6. Significant marketing and advertising strategies developed.

This event brought $30M to the area. Everyone involved wanted to be your partner, not just a contributor. Marymoor Park, for example, wanted $180,000 for the week to park cars. Serious negotiations eventually got them down to $84,000. The homeowners association was even more difficult to deal with.

Of the tickets to be sold for the event, 95% would be over the internet. In the end, over $1.4 million of ticket sales occurred.

Established Phase: 2010

Bellevue Breakfast Rotary Club
Chris Falco & Wendi Fischer

This phase was the ramp-up to the big event. Coordination and execution required amazing feats. For example, the big leaderboard physically took up one entire semi-truck to transport to the course. Over 8,000 portable grandstand seats had to be imported and assembled. The flooring for the merchandise tents and trophy areas alone was 8,000 square feet. In Sahalee Village, a media center had to accommodate over 150 people, along with their radio and television hook-ups and press conference areas.

The Employee Development Committee had to plan for distribution of uniforms to 2,700 people in two days, plus all of the training. It took a gymnasium to seat the 1,200 marshals for their special training.

Mature Phase:
In this phase, the budgeting preparation, and testing continued. They even had "practice parties" to study the flow and timing, so they would get it right for the real thing. (Editor's note: Where do I sign up for practicing partying until I get it right?) The cart barn had hook-ups for over 100 staff electric golf carts. By the way, all the power for the entire event was supplied by portable generators, which had to be planned, acquired, and delivered, just like everything else.

Exit Phase: "And they all lived happily ever after."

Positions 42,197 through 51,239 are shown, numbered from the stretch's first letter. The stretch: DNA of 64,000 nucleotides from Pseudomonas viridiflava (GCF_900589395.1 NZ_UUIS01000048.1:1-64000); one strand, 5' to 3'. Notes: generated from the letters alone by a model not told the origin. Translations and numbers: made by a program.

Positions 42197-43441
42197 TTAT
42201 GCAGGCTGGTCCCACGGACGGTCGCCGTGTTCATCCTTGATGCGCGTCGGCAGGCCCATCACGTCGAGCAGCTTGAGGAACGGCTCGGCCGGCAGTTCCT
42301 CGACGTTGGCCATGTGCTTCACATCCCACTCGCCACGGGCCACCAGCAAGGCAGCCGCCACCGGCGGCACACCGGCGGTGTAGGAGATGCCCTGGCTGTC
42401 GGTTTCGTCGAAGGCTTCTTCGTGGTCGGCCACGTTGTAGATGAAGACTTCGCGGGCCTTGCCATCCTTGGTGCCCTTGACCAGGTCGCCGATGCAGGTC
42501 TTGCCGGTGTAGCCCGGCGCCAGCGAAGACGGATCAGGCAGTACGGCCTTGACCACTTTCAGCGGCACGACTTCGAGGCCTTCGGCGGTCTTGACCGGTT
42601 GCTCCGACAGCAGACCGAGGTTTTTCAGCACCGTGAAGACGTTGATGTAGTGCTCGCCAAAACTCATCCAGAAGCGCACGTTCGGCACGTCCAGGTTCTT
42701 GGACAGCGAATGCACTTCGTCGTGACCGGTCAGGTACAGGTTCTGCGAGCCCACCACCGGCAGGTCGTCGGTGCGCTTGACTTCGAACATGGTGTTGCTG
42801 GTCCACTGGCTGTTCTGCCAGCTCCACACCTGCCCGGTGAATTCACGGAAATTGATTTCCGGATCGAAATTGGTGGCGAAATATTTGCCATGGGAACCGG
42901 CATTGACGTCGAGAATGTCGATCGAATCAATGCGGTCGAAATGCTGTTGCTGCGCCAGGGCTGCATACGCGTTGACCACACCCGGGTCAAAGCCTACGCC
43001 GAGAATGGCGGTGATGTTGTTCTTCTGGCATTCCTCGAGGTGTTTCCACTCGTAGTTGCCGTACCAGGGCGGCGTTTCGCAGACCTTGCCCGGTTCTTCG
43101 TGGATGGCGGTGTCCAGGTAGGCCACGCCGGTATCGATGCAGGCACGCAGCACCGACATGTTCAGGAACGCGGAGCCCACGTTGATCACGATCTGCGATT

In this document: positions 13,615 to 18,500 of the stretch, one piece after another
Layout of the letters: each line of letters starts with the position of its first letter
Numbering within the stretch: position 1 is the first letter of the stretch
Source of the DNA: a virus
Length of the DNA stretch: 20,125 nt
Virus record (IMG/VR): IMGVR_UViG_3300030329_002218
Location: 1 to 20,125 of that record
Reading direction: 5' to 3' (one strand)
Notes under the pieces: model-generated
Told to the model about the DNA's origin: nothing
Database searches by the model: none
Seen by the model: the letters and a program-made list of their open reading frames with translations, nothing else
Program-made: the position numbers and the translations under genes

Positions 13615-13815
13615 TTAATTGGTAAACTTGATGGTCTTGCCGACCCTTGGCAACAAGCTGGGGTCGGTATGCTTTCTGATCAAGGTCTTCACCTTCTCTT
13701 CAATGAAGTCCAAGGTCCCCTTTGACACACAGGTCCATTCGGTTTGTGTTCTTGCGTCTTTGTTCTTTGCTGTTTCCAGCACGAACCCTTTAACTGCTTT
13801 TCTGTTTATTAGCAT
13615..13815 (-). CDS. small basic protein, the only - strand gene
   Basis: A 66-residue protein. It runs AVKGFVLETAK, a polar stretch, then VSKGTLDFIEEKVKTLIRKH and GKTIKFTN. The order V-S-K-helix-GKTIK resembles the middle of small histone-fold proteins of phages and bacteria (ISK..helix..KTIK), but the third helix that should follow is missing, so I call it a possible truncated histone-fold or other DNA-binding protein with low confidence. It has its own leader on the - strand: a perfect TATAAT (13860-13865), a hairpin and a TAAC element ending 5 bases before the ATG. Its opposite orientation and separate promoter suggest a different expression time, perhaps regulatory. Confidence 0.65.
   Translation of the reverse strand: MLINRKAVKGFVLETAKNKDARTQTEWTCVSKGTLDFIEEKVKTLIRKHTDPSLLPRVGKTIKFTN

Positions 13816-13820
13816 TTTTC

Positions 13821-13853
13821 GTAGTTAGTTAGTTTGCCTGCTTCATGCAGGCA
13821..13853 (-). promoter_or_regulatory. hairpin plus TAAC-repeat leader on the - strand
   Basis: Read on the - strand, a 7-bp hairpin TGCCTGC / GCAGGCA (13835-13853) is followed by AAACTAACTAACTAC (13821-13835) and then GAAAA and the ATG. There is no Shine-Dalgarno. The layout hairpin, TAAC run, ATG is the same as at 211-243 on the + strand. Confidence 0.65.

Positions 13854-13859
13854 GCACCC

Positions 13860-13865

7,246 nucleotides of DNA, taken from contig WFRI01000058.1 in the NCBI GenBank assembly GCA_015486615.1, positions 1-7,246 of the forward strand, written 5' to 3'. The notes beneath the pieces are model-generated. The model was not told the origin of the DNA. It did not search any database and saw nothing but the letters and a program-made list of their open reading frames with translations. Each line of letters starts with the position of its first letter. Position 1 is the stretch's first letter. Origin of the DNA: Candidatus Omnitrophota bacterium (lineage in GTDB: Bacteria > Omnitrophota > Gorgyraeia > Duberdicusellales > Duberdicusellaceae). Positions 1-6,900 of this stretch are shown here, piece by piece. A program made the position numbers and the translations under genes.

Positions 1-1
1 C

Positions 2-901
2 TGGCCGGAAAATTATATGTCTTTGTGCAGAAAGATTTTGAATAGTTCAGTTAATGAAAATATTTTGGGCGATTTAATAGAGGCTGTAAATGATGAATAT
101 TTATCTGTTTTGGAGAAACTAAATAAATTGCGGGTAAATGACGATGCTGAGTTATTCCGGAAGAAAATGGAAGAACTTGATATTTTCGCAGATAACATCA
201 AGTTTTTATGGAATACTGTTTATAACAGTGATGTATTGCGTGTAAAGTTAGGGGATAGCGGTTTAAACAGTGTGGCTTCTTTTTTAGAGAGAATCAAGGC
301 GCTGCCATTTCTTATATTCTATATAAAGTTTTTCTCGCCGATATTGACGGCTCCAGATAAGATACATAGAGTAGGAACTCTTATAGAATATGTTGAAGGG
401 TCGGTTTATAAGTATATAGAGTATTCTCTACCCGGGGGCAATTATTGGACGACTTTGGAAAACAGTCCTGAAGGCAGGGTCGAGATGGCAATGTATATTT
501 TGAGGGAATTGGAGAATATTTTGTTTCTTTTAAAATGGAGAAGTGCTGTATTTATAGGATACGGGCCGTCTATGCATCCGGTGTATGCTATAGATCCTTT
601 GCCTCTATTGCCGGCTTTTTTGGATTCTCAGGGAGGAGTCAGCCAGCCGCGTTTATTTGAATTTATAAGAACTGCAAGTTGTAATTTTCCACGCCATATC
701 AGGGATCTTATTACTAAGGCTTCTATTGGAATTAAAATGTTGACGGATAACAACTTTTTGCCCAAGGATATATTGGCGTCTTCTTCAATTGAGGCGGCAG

In sum, our guest, in an entertaining and articulate presentation, demonstrated that planning and executing a PGA style of golf tournament is analogous to leading the normal lifecycle of any major business, just compressed into a tiny fraction of the time.

Web Fun

The Gospel According to St. Titleist
Courtesy of Wally Mahoney

1. Eighteen holes of match play will teach you more about your foe than 18 years of dealing with him across a desk. ~ Grantland Rice

2. Golf appeals to the idiot in us and the child. Just how childlike golf players become is proven by their frequent inability to count past five. ~ John Updike

3. It is almost impossible to remember how tragic a place the world is when one is playing golf. ~ Robert Lynd

4. If profanity had any influence on the flight of the ball, the game of golf would be played far better than it is. ~ Horace G. Hutchinson

5. They say golf is like life, but don't believe them. Golf is more complicated than that. ~ Gardner Dickinson

6. If a lot of people gripped a knife and fork as poorly as they do a golf club, they'd starve to death. ~ Sam Snead

7. Golf is a day spent in a round of strenuous idleness. ~ William Wordsworth

8. If you drink, don't drive. Don't even putt. ~ Dean Martin

9. If you are going to throw a club, it is important to throw it ahead of you, down the fairway, so you don't have to waste energy going back to pick it up. ~ Tommy Bolt

10. Man blames fate for all other accidents, but feels personally responsible when he makes a hole-in-one. ~ Bishop Sheen

11. I don't say my golf game is bad, but if I grew tomatoes, they'd come up sliced. ~ Arnold Palmer

12. My handicap? Woods and irons. ~ Chris Codiroli

13. The ardent golfer would play Mount Everest if somebody would put a flag stick on top. ~ Pete Dye

14. I'm hitting the woods just great, but having a terrible time getting out of them. ~ Buddy Hackett

15. The only time my prayers are never answered is playing golf. ~ Billy Graham

16. If you think it's hard to meet new people, try picking up the wrong golf ball. ~ Jack Lemmon

17. It's good sportsmanship to not pick up lost golf balls while they are still rolling. ~ Mark Twain

18. Don't play too much golf. Two rounds a day are plenty. ~ Harry Vardon

19. Golf and sex are the only things you can enjoy without being good at either of them. ~ Jimmy DeMaret

20. If I hit it right, it's a slice. If I hit it left, it's a hook. If I hit it straight, it's a miracle. ~ All Us Hackers

21. Golf is a game invented by the same people who think music comes out of a bagpipe. ~ Lee Trevino